Rutland Middle School staff and students describe their Walk to End Violence on Moosehide Campaign Day with one simple word: goosebumps.
The school is in Kelowna, B.C., with a population of 500 students. Approximately 150 of those are Indigenous students. On Moose Hide Campaign Day, the entire school walked around the school with their homemade posters, urging an end to violence against women and children. The walk ended on the field with a drumming and singing ceremony.
“It felt so powerful to spread awareness on such a hard and heavy topic. Being able to walk and having all the cars honking and waving meant a lot,” said eighth-grade student Jill Felipe. “The whole walk gave me goosebumps.”
Melissa Harris is a teacher who works with Elders in the community to Indigenize and decolonize the school’s curriculum. Harris was instrumental in bringing the Moose Hide teachings into the school, along with Naomi Ehlers, the school’s Advocate, and several other teachers.
“It gave a lot of people goosebumps, to be honest,” said Harris. “We had our entire school walking. And the kids were so respectful; they understood the message. At the end, all 500 students stood in a giant circle on our field. Naomi had the drum. She hadn’t drummed the Women’s Warrior Song before, but we had been taught it. She was drumming. I was singing. For us, it felt like empowered courage. It was like we have to do this.”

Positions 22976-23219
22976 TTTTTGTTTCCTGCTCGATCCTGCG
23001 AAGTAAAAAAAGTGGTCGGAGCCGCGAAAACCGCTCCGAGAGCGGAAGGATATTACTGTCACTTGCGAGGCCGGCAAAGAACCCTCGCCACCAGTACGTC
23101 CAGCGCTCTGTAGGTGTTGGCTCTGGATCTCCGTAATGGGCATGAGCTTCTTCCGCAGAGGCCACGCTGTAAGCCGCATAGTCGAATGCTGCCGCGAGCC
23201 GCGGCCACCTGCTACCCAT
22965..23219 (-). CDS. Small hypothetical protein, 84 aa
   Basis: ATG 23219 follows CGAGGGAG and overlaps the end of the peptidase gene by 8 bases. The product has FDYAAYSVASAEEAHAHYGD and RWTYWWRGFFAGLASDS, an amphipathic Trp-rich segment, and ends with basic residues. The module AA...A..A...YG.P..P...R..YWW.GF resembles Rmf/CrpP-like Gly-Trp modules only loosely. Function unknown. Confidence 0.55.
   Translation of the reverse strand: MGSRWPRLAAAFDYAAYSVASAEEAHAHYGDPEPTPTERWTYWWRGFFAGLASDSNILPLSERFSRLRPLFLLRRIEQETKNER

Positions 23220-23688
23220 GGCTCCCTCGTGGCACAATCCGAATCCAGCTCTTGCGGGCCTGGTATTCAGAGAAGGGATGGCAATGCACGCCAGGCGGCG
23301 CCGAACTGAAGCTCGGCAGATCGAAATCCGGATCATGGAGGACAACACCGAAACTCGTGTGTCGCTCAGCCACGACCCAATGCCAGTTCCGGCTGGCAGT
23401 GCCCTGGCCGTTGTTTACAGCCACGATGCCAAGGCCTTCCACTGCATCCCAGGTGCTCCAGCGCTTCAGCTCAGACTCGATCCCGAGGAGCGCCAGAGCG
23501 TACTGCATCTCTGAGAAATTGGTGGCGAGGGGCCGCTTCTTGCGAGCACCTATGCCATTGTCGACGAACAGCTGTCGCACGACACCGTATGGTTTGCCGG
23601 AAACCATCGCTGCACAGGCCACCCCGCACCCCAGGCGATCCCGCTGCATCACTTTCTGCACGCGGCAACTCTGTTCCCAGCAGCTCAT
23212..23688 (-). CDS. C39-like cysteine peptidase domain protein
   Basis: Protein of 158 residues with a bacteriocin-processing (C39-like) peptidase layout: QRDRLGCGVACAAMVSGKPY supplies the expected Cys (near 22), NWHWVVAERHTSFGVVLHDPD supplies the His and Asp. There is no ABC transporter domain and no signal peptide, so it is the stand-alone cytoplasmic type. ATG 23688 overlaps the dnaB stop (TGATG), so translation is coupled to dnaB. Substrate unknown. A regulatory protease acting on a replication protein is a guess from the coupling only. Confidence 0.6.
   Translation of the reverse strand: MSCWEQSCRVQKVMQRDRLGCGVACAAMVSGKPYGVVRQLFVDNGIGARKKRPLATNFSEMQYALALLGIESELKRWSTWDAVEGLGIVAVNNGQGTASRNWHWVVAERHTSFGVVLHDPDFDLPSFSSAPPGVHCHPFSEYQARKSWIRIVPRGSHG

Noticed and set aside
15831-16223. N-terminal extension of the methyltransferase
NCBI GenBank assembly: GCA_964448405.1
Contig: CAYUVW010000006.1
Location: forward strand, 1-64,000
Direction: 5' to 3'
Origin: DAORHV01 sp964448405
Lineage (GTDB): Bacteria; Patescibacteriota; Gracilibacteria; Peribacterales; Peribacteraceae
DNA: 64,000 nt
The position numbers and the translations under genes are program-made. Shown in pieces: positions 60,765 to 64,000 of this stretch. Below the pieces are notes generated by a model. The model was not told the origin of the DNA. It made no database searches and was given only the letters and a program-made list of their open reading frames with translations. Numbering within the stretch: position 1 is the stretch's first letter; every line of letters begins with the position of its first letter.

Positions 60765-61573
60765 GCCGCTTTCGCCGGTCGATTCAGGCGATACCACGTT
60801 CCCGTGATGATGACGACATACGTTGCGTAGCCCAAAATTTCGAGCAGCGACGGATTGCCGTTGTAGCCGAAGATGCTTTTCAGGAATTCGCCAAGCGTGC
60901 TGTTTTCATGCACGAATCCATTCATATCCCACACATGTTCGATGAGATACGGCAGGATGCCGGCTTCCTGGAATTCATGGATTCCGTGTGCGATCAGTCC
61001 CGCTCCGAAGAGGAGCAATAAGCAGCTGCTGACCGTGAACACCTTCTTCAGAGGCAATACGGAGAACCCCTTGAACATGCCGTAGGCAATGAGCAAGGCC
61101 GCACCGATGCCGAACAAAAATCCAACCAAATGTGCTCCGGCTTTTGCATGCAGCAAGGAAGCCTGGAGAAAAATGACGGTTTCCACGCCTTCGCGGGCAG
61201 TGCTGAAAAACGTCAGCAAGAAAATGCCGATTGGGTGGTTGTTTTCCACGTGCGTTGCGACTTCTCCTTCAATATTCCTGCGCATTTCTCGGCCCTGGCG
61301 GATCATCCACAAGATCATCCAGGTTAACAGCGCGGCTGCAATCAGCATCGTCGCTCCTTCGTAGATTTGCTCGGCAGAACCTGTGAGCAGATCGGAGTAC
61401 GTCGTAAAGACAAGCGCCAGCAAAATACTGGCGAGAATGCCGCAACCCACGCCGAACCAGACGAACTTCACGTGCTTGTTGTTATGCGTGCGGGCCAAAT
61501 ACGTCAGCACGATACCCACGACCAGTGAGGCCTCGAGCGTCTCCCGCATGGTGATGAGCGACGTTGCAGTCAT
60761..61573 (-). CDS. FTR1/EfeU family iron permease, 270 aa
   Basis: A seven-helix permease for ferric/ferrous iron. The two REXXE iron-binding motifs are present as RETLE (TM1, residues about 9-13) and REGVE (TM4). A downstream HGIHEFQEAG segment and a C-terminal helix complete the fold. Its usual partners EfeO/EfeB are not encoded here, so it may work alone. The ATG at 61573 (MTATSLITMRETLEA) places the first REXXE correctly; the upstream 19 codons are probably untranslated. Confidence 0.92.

The school had been preparing for Moose Hide Campaign Day well in advance. They learned about the Highway of Tears, made posters and even attended a Moose Hide ceremony at the local high school. The students listened, were respectful and talked openly. Harris explained that it was important the students took initiative in wanting a moose hide pin and not for the school just to hand them out.
“We ran out of pins. All the kids wanted one. And I was like, wow, they were really listening. That struck home.”
What’s clear: the students at Rutland Middle School are driven to learn about our country’s colonial past and how they can become advocates for a healthier future. Harris knows how important it is to listen to what the students want to learn about and build a curriculum from that. At the same time, teachers are always looking for ways to bring truth and reconciliation into the classroom. The Moose Hide Campaign was the perfect fit.
“Our Elders have told us that we need to have these conversations,” said Harris. “They told us to talk about it in a way that makes the kids feel safe, and they’ll hear the message.”